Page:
BELFAST, Maine — Last summer, a battle over the budget raged for months in RSU 20, with antagonistic factions staking claims over the pros and cons of personnel and program cuts.

The budget failed twice at referendum vote before voters finally mustered the resolve to pass a $33.39 million plan that resulted in the communities having to raise an additional 10 percent in property taxes to support their schools.

This year, the board of directors in the eight-town district and Superintendent Brian Carpenter are trying a different strategy as the $35.5 million budget starts to make its way through the system. It reflects an increase of about 6.5 percent over the last budget.

“We’re going to put it out without cutting anything,” Carpenter said Tuesday of the proposed budget. “We ask people to study the budget. Come up with ideas and recommendations. Then support the budget, because this is what we need to operate. If not, we’ll have to cut programs and staffing.”

The directors approved the proposed budget at the end of April, though directors Christopher Hyk of Belfast and Debra Riley of Northport both voted against it. The district also includes the communities of Belmont, Morrill, Searsmont, Searsport, Stockton Springs and Montville.

Carpenter said that the proposed budget for the next school year would cause another increase in tax assessments for schools — this time 7.3 percent for the communities, on average. It includes funds to pay for a nearly 10 percent increase in health insurance premiums and a 6.5 percent increase in property insurance. It does include reductions of about $421,000, after cutting money from the contingency fund and continuing a single bus run for students in Stockton Springs and Searsport.

Last summer’s budgetary back-and-forth, as voters vacillated between making dramatic cuts to personnel and programs and putting all the money and more back in, was trying for the administrators, Carpenter said.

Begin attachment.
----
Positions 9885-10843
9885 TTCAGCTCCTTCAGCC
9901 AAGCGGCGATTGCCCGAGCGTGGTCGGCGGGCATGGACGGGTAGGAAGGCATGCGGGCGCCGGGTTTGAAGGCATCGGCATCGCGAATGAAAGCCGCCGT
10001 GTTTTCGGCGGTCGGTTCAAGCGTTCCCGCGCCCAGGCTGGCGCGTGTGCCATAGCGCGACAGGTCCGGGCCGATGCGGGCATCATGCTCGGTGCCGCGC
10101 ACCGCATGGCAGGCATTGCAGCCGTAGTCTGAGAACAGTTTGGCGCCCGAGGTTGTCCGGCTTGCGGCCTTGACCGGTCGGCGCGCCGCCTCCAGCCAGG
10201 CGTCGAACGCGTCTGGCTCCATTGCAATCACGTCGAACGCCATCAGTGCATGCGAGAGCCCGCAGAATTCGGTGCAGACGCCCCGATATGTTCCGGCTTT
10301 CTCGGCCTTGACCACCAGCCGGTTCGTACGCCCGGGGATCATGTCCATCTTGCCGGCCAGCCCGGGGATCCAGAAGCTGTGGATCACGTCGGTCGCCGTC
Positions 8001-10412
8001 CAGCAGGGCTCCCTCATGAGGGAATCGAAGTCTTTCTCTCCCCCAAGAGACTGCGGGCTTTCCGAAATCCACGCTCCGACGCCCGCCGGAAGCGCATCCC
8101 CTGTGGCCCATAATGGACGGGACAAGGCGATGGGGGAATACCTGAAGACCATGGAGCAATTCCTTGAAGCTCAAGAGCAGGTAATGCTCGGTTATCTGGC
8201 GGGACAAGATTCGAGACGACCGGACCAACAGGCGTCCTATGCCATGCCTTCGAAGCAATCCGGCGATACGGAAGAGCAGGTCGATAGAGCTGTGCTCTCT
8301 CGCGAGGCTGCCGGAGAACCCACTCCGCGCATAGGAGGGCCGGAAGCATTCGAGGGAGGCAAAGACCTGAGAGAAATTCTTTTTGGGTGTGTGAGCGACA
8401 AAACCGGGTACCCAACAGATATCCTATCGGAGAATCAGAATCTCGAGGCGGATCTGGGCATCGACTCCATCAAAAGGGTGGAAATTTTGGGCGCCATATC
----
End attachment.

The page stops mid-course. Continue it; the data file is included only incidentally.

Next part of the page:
“You saw what special interest groups could do. And there was some politics, too,” he said. “It’s interesting, because people want the programs and the education. They don’t want to pay for it. It’s like the saying — people want to go to heaven, but they don’t want to have to die.”

The school district is also struggling with decreasing numbers of students. Next year, 2,372 students are expected to attend the district’s schools — down about 100 from this year.

Carpenter said that he would like people concerned about the cost of education to direct their questions to Augusta. The state has never met its voter-mandated mark of funding 55 percent of education. In RSU 20, the state funds a little less than 40 percent of the costs of education.

“If you want the programs and the education, you have to pay for it, because the state’s not,” he said.

Voters in the district are urged to look at the budget, which is available both online and at the superintendent’s office, before coming to the public hearing on the proposed budget that has been scheduled for 7 p.m. Thursday, May 29, at Troy Howard Middle School in Belfast.

The budget can be accessed on the district’s website at